The safety of consuming cod liver oil or fish oil for people with known shellfish or fish allergies is not clear. A healthcare provider can help determine the risks or benefits of taking these supplements.
Furthermore, people who have blood and heart conditions should be cautious when taking either cod liver oil or fish oil.
Cod liver oil should not be taken during pregnancy.
In general, cod liver oil may cause:
- Fishy aftertaste
- Blood thinning
Fish oil may cause:
- Fishy aftertaste
- Diarrhea (loose stool)
- Blood clotting problems
- Drug interactions
- Fish-tasting burps and indigestion
In addition, cod liver and fish oil supplements should always be stored in a cool, dark space. If the supplement starts to smell rancid, it should not be consumed.
Cod liver oil and fish oil supplements are usually marketed in liquid, capsule, and liquid gel forms. Dietary fish oil or cod liver oil supplements usually contain less mercury than fresh fish.
The recommended amount of cod liver oil or fish oil that should be taken daily is based on the servings of DHA, EPA, and vitamins in the supplement. Although a standard serving has not been established, trusted organizations such as the World Health Organization (WHO) and the U.S. Department of Health and Human Services (HHS) suggest that healthy adults take a minimum of 250–500 mg of DHA and EPA.8
Reading supplement labels and comparing the servings of DHA and EPA to the amounts found in cooked fish can also provide an indication of a healthy daily serving.
Three (3) ounces of cooked wild-caught salmon contains about 1.22 grams of DHA and 0.35 grams of EPA9
Three (3) ounces of cooked Pacific cod contains 0.10 grams of DHA and 0.04 grams of EPA9
However, when it comes to cod liver oil and fish oil supplements, taking high amounts is not always better — consuming large amounts of omega-3 fatty acids in any form may cause unwanted side effects.
Furthermore, it is best to only take either cod liver oil or fish oil, not both at the same time. Both types of fish oils offer similar benefits due to their rich omega-3 fatty acid content, but cod liver oil has higher amounts of vitamins A and D. People who want extra servings of these vitamins in addition to omega-3s should take cod liver oil.
Individuals who are not concerned about the extra vitamins can simply take fish oil. Similarly, a fish oil supplement can be taken in addition to individual vitamin A and D supplements if the health benefits from these nutrients are desired, but cod liver oil is not a preference or cannot be taken (e.g., pregnancy).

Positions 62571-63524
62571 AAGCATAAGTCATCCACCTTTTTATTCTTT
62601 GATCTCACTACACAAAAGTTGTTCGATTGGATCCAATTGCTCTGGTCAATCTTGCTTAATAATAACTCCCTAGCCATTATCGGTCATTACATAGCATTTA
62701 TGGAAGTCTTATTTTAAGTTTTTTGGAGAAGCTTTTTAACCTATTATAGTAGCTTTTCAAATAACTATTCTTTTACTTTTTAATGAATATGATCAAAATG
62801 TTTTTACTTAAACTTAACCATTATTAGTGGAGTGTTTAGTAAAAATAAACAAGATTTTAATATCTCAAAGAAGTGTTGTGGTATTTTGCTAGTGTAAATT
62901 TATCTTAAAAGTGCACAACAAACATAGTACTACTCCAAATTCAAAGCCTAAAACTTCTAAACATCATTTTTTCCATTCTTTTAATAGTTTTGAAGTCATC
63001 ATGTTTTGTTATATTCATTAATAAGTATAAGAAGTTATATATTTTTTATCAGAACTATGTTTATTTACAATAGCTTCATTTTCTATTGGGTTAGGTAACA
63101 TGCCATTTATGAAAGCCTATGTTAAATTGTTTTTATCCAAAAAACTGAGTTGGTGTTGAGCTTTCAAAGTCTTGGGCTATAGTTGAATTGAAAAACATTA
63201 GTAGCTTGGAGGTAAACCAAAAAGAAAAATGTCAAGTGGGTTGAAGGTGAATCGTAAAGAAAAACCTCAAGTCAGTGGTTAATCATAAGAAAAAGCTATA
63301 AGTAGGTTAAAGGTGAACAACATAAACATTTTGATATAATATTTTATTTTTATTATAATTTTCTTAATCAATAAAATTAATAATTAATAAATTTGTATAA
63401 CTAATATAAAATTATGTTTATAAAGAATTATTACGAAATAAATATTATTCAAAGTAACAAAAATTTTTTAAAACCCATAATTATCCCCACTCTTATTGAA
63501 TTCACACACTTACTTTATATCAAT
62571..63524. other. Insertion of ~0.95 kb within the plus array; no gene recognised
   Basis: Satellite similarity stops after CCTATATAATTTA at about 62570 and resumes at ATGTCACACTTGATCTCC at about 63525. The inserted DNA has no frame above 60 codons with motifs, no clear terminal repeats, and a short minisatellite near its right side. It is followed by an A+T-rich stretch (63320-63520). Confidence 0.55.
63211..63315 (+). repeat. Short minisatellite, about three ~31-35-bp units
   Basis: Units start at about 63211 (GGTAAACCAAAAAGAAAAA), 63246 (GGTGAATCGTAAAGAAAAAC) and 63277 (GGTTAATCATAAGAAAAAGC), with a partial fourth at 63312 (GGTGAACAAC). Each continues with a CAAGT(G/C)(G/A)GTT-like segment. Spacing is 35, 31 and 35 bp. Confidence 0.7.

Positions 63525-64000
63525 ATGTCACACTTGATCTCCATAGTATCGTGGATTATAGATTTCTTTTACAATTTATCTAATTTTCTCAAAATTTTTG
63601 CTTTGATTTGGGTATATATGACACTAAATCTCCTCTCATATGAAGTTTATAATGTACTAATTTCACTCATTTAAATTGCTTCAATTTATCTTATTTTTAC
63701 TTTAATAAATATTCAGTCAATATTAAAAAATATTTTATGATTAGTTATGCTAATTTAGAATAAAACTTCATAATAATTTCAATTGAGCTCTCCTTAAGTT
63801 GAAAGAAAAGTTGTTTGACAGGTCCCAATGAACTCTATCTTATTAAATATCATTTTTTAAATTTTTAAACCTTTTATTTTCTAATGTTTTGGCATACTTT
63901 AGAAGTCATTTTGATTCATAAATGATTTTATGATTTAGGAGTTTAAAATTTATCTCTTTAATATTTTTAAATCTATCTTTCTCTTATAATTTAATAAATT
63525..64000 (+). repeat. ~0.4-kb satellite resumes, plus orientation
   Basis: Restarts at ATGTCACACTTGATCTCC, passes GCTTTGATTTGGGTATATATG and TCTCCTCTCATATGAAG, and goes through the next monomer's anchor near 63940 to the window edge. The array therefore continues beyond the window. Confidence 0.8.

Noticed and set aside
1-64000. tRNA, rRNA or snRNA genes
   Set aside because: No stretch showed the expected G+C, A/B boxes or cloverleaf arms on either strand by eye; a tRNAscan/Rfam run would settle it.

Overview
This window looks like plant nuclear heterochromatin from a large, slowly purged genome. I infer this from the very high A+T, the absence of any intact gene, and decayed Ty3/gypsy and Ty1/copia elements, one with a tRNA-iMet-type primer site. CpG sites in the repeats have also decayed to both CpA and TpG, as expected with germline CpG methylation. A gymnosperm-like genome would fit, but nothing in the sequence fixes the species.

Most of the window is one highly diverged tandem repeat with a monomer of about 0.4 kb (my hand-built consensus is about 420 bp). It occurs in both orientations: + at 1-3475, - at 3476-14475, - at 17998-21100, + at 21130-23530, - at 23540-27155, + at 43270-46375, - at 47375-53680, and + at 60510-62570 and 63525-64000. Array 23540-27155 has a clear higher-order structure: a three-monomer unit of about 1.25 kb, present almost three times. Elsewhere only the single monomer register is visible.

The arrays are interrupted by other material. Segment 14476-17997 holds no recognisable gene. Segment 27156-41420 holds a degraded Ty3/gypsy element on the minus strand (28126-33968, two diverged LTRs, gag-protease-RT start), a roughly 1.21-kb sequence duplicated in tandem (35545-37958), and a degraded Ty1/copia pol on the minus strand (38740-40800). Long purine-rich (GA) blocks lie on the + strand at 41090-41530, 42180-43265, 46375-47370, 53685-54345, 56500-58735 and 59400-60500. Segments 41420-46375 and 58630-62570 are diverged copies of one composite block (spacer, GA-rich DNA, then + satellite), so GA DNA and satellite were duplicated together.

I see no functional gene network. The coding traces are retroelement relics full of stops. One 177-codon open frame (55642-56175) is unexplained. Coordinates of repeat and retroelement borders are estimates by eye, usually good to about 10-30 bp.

Consuming cod liver oil or fish oil with food that provides healthy fat can also improve the digestion and absorption of the omega-3 fatty acids. In addition, individuals who are taking prescription medication should never switch to a supplement without speaking with a healthcare provider who can monitor their health.
Cod Liver Oil References
1. Z Djuric, DK Turgeon, A Sen, J Ren, K Herman, D Ramaswamy, L Zhao, MTt Ruffin, DP Normolle, WL Smith, and DE Brenner. 2017. "The Anti-inflammatory Effect of Personalized Omega-3 Fatty Acid Dosing for Reducing Prostaglandin E2 in the Colonic Mucosa Is Attenuated in Obesity." Cancer Prev Res (Phila). 10(12):729-737.
 E Sokoła-Wysoczańska, T Wysoczański, J Wagner, K Czyż, R Bodkowski, S Lochyński, and B Patkowska-Sokoła. 2018. "Polyunsaturated Fatty Acids and Their Potential Therapeutic Role in Cardiovascular System Disorders-A Review." Nutrients. 10(10):1561.
 BC Davis and PM Kris-Etherton. 2003. "Achieving optimal essential fatty acid status in vegetarians: current knowledge and practical implications." Am J Clin Nutr. 78(3 Suppl):640s-646s.
 CM Ross. 2005. "Fish Oil versus Cod Liver Oil: Is Vitamin D a Reason to Go Back to the Future." The Journal of the American Board of Family Practice. 18(5):445.
 E Giese, S Rohn, and J Fritsche. 2019. "Chemometric tools for the authentication of cod liver oil based on nuclear magnetic resonance and infrared spectroscopy data." Analytical and bioanalytical chemistry. 411(26):6931-6942.
 JJB Nevado, RCR Martín-Doimeadiós, FJG Bernardo, NR Fariñas, JMG Cogolludo, and JAC Osma. 2010. "Multiresidue determination of organochlorines in fish oil by GC–MS: A new strategy in the sample preparation." Talanta. 81(3):887-893.
 M Smutna, K Kruzikova, P Marsalek, V Kopriva, and Z Svobodova. 2009. "Fish oil and cod liver as safe and healthy food supplements." Neuro Endocrinol Lett. 30 Suppl 1156-62. https://www.nel.edu/userfiles/articlesnew/NEL300709A27.pdf
 Dietary Guidelines for Americans 2010. US Department of Agriculture & US Department of Health and Human Services https://health.gov/sites/default/files/2020-01/DietaryGuidelines2010.pdf
 NIH Omega-3 Fatty Acids: Fact Sheet for Health Professionals https://ods.od.nih.gov/factsheets/Omega3FattyAcids-HealthProfessional/